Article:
P.S.: This isn’t the first time the economists at the OECD have broken ranks with the political hacks that generally control the bureaucracy. In a 1998 Economic Outlook (see page 166) they wrote that “the ability to choose the location of economic activity offsets shortcomings in government budgeting processes, limiting a tendency to spend and tax excessively.” And in another publication (see page 1), the economists noted that “legal tax avoidance can be reduced by closing loopholes and illegal tax evasion can be contained by better enforcement of tax codes. But the root of the problem appears in many cases to be high tax rates.” These passages sound like they could have been authored by Pierre Bessard!
P.P.S.: I hasten to add that none of this justifies handouts from American taxpayers to the Paris-based bureaucracy any more than occasional bits of rationality from the World Bank (on government spending), IMF (on the Laffer Curve), or United Nations (also on the Laffer Curve) justify subsidies to those organizations.
View full post on Cato @ Liberty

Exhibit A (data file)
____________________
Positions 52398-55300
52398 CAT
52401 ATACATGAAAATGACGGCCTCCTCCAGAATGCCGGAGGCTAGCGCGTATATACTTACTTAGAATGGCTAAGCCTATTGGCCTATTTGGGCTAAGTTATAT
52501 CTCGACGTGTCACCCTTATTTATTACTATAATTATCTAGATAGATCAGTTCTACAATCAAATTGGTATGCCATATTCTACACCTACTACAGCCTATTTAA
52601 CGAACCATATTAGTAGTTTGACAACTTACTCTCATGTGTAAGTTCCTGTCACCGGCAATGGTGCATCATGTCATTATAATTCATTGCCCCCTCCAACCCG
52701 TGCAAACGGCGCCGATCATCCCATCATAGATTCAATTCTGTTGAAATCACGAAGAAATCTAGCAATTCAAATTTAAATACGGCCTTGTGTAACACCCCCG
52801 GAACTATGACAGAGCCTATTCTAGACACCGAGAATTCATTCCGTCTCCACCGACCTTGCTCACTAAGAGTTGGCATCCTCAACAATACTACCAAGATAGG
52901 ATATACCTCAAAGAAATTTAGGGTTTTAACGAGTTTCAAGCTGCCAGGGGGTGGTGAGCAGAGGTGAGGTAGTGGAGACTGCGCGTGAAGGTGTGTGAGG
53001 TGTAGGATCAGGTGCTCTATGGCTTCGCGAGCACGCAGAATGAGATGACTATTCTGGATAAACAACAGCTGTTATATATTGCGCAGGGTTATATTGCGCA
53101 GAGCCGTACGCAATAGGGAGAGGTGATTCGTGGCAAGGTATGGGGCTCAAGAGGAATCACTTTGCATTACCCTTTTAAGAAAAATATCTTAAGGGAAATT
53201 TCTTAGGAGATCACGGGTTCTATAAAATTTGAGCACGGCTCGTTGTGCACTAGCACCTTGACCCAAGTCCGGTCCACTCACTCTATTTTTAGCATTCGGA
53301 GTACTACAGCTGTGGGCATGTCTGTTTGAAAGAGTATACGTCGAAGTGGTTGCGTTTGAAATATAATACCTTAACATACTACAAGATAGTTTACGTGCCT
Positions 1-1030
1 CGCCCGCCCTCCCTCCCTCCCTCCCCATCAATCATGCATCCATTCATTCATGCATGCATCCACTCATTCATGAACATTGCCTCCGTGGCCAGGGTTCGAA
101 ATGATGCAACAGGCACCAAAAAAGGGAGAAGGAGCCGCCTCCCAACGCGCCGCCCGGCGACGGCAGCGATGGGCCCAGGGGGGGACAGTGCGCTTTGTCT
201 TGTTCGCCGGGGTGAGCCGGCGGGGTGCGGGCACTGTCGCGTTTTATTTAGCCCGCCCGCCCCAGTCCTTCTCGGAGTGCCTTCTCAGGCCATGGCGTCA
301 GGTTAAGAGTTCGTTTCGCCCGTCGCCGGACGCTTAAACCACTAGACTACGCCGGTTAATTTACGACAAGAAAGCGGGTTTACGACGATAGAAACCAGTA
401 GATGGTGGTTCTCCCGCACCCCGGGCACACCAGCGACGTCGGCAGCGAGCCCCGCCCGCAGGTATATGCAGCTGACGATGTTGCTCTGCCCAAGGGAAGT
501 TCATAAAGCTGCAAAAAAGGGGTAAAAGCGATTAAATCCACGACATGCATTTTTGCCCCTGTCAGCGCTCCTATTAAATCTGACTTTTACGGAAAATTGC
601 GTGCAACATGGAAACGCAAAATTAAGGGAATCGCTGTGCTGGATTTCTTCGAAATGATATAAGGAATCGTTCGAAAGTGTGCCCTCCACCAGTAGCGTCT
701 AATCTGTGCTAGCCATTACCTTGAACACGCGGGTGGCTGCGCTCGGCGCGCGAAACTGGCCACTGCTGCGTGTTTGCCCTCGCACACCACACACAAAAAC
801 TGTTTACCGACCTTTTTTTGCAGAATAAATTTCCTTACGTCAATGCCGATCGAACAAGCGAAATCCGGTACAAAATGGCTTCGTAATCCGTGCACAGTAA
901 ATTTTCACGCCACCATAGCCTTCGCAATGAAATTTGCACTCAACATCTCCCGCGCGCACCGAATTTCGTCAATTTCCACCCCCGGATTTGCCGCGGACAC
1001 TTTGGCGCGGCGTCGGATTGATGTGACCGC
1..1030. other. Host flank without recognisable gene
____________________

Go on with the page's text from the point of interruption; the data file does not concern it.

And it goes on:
Did you know that the greatest period of economic growth in American history was during a time when there was absolutely no federal income tax? Between the end of the Civil War and 1913, there was an explosion of economic activity in the United States unlike anything ever seen before or since. Unfortunately, a federal income tax was instituted in 1913, and this year it turned 100 years old. But there was no fanfare, was there? There was no celebration because the federal income tax is universally hated. Sadly, most Americans just assume that there is no other option to an income tax. Most Americans just assume that it has always been with us and that it will always be with us. This year, the American people will shell out approximately $4.22 trillion in state and federal income taxes. That amount is equivalent to approximately 29.4 percent of all income that Americans will bring in this year, and that does not even take into account the dozens of other taxes that Americans pay each year. At this point, the U.S. tax code is about 13 miles long, and those that are honest and pay their taxes every year are being absolutely shredded by this system. But wouldn’t the federal government go broke if we didn’t have a federal income tax? No, actually the truth is that the federal government did just fine before there was an income tax. In fact, the U.S. national debt has gotten more than 5000 times larger since the federal income tax and the Federal Reserve were created by Congress back in 1913. As I have written about previously, the Federal Reserve system was actually designed to trap the United States in a debt spiral from which it could never possibly escape, and the federal income tax was needed to greatly expand the size of the federal government and to soak the American people of the funds necessary to service that debt. But it doesn’t have to be this way. America was once much better off before the income tax and the Federal Reserve were created, and we could easily go to such a system again.